Agustin Duran has been a Spanish-language journalist in the United States for many years. Here he reflects on a question that we all grapple with – what is Happiness? Shared Stories is a weekly column featuring articles by participants in a writing class at the Norwalk Senior Center. Bonnie Mansell is the instructor for this free class offered through the Cerritos College Adult Education Program. Curated by Carol Kearns
By Agustin Duran
I was 23 years old when I decided to abandon my mother, my father, and my siblings. I wanted to run away from my house and all those family reunions that we had almost every other weekend. My main purpose was to find happiness, improve my English, travel, and visit another country for the first time.
I wanted to find a good job that would allow me to buy all the things that my parents couldn’t afford. But 25 years later, I am still looking for that idea of happiness that I now believe only existed in my mind.
Back in 1979 when I was 10 years old, I think I was a happy kid, but I can’t really say it because I don’t remember even thinking about it. I grew up with my mom, dad, three brothers, and three sisters in a small house outside of Mexico City. We did not have many material possessions, but my parents always made sure we had food on the table and a roof over our head.
To be honest, at that age I didn’t care too much about everything and I didn’t know much either. My biggest concern was playing soccer on the street with my friends. My dream was to become a professional soccer player and earn enough money to buy a big house and have a lot of toys and possessions, like the beautiful people in TV commercials with big smiles on their faces who seemed to have everything.
During the first 10 years of my life, the population in Mexico grew so fast that in the decade of the 80’s, it became known as the largest populated city in the world. During that time, most of the families had an average of five to seven children and usually the father went out to work while the mother took care of their kids.
There weren’t many opportunities in the urban areas because society was growing rapidly. Many people went out to live in the suburbs. In many cases, they lived without having the basic services at all, but people manage to survive.
Even though the community we lived in was considered one of the low-income areas, we didn’t mind because at that time we didn’t associate having money with being happy. It wasn’t until the 70’s, when the television became the main source of entertainment for most people, that we realized how poor we were.
During my teenage years I always complained to myself about the conditions we lived in because I could not have what I wanted. Nevertheless, I remember my older brothers telling me that I was the lucky one in the family because I hadn’t suffered at all. By the time I was born, our house already had power, running water, and a full bathroom.
One of the questions I disliked the most was when people would ask, “What are you going to be when you grow up?” Most likely it bothered me because I didn’t know what to answer.
I recall being next to two of my older sisters when a teacher asked the oldest one the same question. Her response was, “A journalist.”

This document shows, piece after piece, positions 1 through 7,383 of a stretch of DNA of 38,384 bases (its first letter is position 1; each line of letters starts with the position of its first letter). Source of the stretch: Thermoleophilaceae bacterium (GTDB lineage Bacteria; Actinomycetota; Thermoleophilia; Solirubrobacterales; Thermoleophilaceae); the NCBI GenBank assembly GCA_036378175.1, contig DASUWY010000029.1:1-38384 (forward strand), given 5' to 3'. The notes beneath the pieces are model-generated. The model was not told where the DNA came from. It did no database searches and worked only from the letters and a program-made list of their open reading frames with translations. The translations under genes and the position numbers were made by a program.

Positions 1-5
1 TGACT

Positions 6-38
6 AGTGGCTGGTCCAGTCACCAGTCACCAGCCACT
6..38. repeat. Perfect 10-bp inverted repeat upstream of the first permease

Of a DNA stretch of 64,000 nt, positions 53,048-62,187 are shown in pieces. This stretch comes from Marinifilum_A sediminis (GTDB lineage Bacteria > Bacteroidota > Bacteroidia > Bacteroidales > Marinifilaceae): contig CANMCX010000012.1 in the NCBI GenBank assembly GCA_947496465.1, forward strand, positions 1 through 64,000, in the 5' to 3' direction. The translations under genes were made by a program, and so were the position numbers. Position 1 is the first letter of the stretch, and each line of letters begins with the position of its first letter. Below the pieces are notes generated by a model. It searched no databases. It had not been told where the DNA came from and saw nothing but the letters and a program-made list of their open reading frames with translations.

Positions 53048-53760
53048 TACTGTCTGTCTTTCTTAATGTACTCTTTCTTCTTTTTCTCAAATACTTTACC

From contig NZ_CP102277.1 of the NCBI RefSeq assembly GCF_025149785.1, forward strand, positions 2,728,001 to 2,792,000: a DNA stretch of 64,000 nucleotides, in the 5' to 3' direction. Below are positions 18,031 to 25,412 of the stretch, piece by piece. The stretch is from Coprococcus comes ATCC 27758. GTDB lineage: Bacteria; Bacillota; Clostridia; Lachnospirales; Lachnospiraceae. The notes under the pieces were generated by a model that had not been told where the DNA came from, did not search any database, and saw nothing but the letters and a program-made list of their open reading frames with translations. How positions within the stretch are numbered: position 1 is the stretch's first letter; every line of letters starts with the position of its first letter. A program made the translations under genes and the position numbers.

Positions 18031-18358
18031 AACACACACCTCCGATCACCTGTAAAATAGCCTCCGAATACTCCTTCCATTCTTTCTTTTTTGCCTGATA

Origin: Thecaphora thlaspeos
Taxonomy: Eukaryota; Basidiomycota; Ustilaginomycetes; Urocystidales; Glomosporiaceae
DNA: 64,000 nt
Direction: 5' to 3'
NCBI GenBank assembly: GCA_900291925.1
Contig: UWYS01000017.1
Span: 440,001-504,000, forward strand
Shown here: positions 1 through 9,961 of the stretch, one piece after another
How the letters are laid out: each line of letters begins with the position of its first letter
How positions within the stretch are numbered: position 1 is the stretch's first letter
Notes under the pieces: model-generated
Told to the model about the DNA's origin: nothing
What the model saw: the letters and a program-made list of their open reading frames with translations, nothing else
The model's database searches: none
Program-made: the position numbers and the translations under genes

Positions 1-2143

My other sister gave the same answer. So, when it was my turn I also said I wanted to be a journalist even though I didn’t know what it was. After that, every time someone asked me, I always gave the same response.
By the time I was 20, I was already on my way to becoming a journalist, although I was still very ignorant about the injustices and inequalities that prevail in most societies. However, I believe that the busy trend of life doesn’t allow us to see the whole picture of the problem and in many ways, people remain busy trying to find their own happiness, fulfilling their material needs.
According to Socrates, the Greek philosopher, “Happiness flows not from physical or external conditions such as wealth and power, but from living a life that’s right for your soul. If you don’t know what’s good for your soul, then you will be misled into pursuing happiness based on what’s conventional or easy.”
Right after I finished college, I came to the United States looking for a stable job that would allow me to have a better life. Ironically, I left my house, my family and friends - all those things that during my first 23 years of existence made my life easier, and I would even say happy, without even realizing it.
I promised my family that I would go back in a couple of years speaking English, so I could get a better job and with some money in my pocket, so we would live happily ever after. Twenty-five years later, I never went back to live there and most of my family has never come to visit me.
At the age of 30, I was already living in Los Angeles. I was lucky enough to have a small business, a career, and a house of my own. By then, I asked myself if I was finally happy. My answer was NOT really. Even though I had a beautiful wife and a great son, my thoughts about my family in Mexico never left me.
Nevertheless, it wasn’t just the need for my family in Mexico. By the time I reached 40, I was more aware about the injustices and inequalities that exist in almost every single society, including in the richest country in the world. So it was impossible for me to pretend that one day I would find happiness when there is so much pain and suffering all around caused by Mother Nature and by us humans.
Now I am 48 and have concluded that the idea of happiness associated with material possessions, achievements, and pleasures is very relative. I am certain those factors can provide some level of satisfaction, but regarding happiness, real happiness, I’m not sure exactly what that means.
The best thing I can do is try to enjoy the moment I am living now, not in the future, not in the past, but today. Value every day the people and things around me and never stop living without a purpose.